Journal reference: Proceedings of the National Academy of Sciences
Provided by Purdue University
- Studies reveal structure of EV71, a virus causing childhood illnesses Mar 02, 2012 | not rated yet | 0
- Scientists learn structure of enzyme in unusual virus Sep 17, 2007 | not rated yet | 0
- Biologists spy close-up view of poliovirus linked to host cell receptor Dec 08, 2008 | not rated yet | 0
- Researchers unravel structure of 'Sputnik' virus, could have implications for treatment Nov 07, 2012 | not rated yet | 0
- New findings detail how virus prepares to infect cells Dec 01, 2010 | not rated yet | 0
- Separate lives: Neuronal and organismal lifespans decoupled Mar 27, 2013 | 4.9 / 5 (8) | 0
- Sizing things up: The evolutionary neurobiology of scale invariance Feb 28, 2013 | 4.8 / 5 (10) | 14
Pressure-volume curve: Elastic Recoil Pressure don't make sense
9 hours ago From pressure-volume curve of the lung and chest wall (attached photo), I don't understand why would the elastic recoil pressure of the lung is...
If you became brain-dead, would you want them to pull the plug?
May 17, 2013 I'd want the rest of me to stay alive. Sure it's a lousy way to live but it beats being all-the-way dead. Maybe if I make it 20 years they'll...
MRI bill question
May 15, 2013 Dear PFers, The hospital gave us a $12k bill for one MRI (head with contrast). The people I talked to at the hospital tell me that they do not...
Ratio of Hydrogen of Oxygen in Dessicated Animal Protein
May 13, 2013 As an experiment, for the past few months I've been consuming at least one portion of Jell-O or unflavored Knox gelatin per day. I'm 64, in very...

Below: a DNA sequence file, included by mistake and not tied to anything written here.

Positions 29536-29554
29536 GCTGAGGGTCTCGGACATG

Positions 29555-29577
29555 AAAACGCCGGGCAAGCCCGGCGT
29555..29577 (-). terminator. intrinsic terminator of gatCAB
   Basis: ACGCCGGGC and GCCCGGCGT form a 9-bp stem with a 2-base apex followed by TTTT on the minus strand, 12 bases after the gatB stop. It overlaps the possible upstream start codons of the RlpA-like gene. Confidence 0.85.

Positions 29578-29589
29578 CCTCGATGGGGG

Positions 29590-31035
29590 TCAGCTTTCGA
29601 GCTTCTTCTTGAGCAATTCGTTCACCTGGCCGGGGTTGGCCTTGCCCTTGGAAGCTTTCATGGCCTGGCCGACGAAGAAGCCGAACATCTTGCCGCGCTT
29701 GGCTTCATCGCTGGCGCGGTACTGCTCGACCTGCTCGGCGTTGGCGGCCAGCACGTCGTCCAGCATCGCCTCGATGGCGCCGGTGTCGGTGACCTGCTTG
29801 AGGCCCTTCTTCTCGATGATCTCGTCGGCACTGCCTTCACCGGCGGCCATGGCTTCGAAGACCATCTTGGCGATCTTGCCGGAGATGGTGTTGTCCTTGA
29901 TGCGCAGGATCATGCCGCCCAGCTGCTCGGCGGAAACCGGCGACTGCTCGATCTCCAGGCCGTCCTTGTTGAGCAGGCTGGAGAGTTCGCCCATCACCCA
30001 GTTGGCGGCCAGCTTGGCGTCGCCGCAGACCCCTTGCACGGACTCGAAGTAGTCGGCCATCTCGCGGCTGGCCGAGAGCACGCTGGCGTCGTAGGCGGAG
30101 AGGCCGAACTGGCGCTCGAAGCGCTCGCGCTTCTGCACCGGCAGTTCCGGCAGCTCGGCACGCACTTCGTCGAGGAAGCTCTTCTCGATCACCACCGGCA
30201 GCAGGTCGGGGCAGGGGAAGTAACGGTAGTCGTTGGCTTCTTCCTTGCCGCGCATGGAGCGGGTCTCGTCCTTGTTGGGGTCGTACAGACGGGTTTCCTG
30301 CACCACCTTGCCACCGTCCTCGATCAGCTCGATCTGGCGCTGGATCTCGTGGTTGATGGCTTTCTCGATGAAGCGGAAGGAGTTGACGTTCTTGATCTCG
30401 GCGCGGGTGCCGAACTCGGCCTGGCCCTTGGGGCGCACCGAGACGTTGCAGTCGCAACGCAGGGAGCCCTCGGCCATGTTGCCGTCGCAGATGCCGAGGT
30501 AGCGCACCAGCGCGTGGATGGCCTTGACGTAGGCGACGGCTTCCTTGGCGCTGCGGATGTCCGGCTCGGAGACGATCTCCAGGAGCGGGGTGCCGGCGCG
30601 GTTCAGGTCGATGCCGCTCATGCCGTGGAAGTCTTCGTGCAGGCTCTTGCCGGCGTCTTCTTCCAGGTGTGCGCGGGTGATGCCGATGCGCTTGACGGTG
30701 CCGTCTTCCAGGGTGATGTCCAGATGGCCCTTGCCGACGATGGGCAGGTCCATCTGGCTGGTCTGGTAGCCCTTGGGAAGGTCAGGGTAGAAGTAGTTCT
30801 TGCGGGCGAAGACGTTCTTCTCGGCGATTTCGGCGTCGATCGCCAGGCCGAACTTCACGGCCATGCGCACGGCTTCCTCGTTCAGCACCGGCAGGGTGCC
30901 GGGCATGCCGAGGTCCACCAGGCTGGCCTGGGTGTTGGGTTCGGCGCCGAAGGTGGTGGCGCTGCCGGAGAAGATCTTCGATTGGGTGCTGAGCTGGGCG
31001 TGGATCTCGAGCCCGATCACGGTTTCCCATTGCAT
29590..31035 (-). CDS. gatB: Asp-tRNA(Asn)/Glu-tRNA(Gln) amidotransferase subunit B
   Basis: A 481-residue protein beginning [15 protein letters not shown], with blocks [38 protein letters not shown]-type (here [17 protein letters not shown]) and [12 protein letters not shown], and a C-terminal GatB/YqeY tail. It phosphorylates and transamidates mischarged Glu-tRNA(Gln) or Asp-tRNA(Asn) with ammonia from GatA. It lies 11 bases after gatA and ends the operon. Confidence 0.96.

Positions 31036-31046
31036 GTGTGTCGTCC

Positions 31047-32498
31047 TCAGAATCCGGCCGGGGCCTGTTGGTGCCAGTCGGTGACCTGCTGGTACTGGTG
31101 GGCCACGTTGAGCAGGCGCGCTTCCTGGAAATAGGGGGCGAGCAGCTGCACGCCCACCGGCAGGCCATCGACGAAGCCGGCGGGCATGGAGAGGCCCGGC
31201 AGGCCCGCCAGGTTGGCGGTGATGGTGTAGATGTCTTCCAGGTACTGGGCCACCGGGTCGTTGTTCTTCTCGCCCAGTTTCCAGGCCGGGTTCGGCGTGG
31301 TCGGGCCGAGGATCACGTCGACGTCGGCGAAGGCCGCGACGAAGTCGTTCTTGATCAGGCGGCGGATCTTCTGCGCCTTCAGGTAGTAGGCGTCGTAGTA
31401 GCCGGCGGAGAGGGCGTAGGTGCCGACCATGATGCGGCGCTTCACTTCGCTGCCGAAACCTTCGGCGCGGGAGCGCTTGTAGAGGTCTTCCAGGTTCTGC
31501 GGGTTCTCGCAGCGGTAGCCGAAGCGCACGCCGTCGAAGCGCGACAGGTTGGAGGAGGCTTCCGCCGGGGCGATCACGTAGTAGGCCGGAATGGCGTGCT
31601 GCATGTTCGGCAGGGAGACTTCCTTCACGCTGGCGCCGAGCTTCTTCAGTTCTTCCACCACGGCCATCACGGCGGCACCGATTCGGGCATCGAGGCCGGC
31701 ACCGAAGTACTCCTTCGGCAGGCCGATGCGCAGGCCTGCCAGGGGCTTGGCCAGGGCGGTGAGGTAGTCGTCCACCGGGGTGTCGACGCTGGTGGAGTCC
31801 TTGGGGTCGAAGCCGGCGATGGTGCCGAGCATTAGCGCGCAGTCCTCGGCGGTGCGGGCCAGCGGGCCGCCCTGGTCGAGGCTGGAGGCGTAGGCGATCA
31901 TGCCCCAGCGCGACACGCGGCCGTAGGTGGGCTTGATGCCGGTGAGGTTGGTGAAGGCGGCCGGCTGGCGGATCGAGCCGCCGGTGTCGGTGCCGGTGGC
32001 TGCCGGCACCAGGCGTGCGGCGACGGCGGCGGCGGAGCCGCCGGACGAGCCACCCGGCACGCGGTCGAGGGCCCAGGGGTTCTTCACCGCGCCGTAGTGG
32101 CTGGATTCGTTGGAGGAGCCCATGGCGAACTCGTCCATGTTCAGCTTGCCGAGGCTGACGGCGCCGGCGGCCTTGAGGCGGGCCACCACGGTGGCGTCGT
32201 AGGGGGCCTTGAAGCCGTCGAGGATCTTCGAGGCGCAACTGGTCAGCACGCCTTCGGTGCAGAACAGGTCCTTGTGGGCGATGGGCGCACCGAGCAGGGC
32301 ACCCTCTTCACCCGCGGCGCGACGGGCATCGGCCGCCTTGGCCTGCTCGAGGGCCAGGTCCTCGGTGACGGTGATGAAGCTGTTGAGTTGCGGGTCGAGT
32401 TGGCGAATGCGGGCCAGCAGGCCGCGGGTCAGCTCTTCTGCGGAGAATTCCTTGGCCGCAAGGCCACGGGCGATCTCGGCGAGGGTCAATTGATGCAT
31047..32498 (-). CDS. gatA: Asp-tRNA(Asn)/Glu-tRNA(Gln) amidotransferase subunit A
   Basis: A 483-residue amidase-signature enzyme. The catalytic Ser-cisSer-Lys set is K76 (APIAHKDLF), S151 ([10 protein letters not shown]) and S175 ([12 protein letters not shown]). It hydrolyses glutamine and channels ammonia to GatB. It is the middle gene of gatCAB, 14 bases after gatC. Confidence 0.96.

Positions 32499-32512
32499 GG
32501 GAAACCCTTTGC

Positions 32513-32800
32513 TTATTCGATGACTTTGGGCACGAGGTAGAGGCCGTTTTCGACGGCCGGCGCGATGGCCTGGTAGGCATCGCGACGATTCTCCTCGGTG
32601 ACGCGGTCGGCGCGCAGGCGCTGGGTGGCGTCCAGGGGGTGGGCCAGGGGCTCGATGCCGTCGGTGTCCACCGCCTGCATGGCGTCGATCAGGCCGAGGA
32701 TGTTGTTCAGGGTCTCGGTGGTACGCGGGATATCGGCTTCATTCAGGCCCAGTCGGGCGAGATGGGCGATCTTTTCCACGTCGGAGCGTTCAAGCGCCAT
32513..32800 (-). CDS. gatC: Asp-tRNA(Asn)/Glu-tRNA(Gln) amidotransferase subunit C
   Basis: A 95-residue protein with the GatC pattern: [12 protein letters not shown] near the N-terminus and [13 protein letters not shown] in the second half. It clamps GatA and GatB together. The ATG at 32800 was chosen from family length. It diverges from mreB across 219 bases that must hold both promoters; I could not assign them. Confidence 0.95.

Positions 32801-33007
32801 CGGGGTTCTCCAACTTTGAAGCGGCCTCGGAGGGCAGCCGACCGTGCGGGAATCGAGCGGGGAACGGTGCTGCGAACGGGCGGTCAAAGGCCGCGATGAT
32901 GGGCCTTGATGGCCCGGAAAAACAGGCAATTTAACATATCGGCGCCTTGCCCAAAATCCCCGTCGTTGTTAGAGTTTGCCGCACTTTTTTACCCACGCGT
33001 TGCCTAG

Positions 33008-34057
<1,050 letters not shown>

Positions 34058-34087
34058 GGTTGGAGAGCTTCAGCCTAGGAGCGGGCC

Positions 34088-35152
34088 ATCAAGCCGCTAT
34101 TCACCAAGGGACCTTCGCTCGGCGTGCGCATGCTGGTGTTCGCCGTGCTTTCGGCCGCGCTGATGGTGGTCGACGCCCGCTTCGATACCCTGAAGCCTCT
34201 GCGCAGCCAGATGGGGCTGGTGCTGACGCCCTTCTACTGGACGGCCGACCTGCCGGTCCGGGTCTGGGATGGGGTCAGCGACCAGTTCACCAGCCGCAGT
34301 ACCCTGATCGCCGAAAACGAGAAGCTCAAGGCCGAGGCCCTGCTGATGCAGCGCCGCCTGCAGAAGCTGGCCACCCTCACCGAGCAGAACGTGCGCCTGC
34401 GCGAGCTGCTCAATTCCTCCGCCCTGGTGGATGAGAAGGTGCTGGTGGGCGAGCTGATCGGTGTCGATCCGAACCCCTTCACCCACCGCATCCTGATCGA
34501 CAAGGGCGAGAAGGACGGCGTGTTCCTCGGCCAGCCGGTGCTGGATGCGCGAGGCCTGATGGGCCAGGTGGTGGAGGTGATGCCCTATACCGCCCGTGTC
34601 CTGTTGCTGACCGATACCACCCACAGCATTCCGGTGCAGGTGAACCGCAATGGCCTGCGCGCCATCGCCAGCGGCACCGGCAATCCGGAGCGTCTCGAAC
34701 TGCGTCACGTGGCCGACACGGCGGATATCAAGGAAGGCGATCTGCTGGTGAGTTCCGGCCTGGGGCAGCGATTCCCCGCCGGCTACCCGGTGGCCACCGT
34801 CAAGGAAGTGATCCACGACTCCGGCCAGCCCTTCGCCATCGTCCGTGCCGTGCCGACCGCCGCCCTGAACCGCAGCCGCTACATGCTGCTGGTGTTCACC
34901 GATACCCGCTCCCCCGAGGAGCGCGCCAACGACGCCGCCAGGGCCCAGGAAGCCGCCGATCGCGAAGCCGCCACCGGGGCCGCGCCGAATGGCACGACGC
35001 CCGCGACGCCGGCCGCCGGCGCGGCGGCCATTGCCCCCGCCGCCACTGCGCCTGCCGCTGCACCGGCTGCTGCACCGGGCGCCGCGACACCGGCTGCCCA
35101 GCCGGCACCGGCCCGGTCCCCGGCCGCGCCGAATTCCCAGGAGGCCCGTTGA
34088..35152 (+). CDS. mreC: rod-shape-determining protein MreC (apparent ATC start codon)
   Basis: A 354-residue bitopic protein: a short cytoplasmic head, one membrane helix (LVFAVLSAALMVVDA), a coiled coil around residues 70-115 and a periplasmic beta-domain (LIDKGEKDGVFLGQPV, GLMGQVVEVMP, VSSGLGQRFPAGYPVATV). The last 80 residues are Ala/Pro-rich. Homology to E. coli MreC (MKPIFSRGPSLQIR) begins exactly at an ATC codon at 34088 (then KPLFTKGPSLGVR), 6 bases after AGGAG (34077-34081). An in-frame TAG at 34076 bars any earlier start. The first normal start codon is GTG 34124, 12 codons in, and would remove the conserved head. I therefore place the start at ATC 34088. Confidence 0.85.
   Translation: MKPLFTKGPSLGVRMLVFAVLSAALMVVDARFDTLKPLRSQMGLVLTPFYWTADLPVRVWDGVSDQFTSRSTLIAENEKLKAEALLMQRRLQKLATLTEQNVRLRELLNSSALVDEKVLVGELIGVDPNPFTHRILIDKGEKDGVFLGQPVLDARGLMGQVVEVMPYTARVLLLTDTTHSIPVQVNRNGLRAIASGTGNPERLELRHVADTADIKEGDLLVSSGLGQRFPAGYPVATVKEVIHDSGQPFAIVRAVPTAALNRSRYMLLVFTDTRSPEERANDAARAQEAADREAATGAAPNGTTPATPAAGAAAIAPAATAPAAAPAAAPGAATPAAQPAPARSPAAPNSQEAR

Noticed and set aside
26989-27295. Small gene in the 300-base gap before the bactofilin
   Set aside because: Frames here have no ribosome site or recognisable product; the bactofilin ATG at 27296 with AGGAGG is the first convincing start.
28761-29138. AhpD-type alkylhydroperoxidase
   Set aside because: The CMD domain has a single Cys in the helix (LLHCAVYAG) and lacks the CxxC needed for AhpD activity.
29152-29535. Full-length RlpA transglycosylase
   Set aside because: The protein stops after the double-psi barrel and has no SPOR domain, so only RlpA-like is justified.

Alcohol and acetaminophen
May 13, 2013 Edit: sorry for the typo in the title , can't edit I looked around on google quite a bit and it's very hard to find precise information on the...
Marie Curie's leukemia
May 13, 2013 Does anyone know what might be the cause of Marie Curie's cancer
- More from Physics Forums - Medical Sciences
More news stories
In 2008 researchers from the University of Southern Denmark showed that the drug thioridazine, which has previously been used to treat schizophrenia, is also a powerful weapon against antibiotic-resistant bacteria such as ...
Medical research 20 hours ago | 3.7 / 5 (3) | 0 |
Scientists investigating the interaction of a group of proteins in the brain responsible for protecting nerve cells from damage have identified a new target that could increase cell survival.
Medical research May 17, 2013 | 5 / 5 (1) | 0
New findings by researchers carrying out experiments at the U.S. Department of Energy Office of Science's Advanced Photon Source (APS) help explain why some drugs that interact with two kinds of human serotonin ...
Medical research May 17, 2013 | not rated yet | 0 |
Peptide molecules derived from the body's natural immune system can help boost the body's defence against life-threatening blood poisoning, joint University research has uncovered.
Medical research May 17, 2013 | 4 / 5 (1) | 0 |
A new Montréal study conducted by Dr. May Faraj, associate research professor at the Université de Montréal and invited scientist at the IRCM, along with her research team and medical collaborators, shows ...
Medical research May 17, 2013 | not rated yet | 0 |
7 seconds ago | not rated yet | 0
20 minutes ago | not rated yet | 0
2 hours ago | not rated yet | 0 |
2 hours ago | 5 / 5 (1) | 0
10 hours ago | 5 / 5 (1) | 0
11 hours ago | 5 / 5 (1) | 0 |